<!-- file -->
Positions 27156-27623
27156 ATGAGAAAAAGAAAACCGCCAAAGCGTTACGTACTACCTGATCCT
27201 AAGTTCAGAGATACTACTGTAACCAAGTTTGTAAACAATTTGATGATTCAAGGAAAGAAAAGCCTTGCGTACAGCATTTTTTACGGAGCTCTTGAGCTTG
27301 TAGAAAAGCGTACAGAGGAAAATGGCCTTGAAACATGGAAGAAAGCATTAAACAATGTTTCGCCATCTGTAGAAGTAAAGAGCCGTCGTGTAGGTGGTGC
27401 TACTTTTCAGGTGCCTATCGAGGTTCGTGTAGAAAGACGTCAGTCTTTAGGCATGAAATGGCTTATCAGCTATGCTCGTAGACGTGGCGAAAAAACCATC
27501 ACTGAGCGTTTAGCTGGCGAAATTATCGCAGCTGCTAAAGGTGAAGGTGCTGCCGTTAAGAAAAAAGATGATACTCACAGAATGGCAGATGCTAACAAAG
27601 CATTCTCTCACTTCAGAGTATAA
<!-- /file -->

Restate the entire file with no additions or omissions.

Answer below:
Positions 27156-27623
27156 ATGAGAAAAAGAAAACCGCCAAAGCGTTACGTACTACCTGATCCT
27201 AAGTTCAGAGATACTACTGTAACCAAGTTTGTAAACAATTTGATGATTCAAGGAAAGAAAAGCCTTGCGTACAGCATTTTTTACGGAGCTCTTGAGCTTG
27301 TAGAAAAGCGTACAGAGGAAAATGGCCTTGAAACATGGAAGAAAGCATTAAACAATGTTTCGCCATCTGTAGAAGTAAAGAGCCGTCGTGTAGGTGGTGC
27401 TACTTTTCAGGTGCCTATCGAGGTTCGTGTAGAAAGACGTCAGTCTTTAGGCATGAAATGGCTTATCAGCTATGCTCGTAGACGTGGCGAAAAAACCATC
27501 ACTGAGCGTTTAGCTGGCGAAATTATCGCAGCTGCTAAAGGTGAAGGTGCTGCCGTTAAGAAAAAAGATGATACTCACAGAATGGCAGATGCTAACAAAG
27601 CATTCTCTCACTTCAGAGTATAA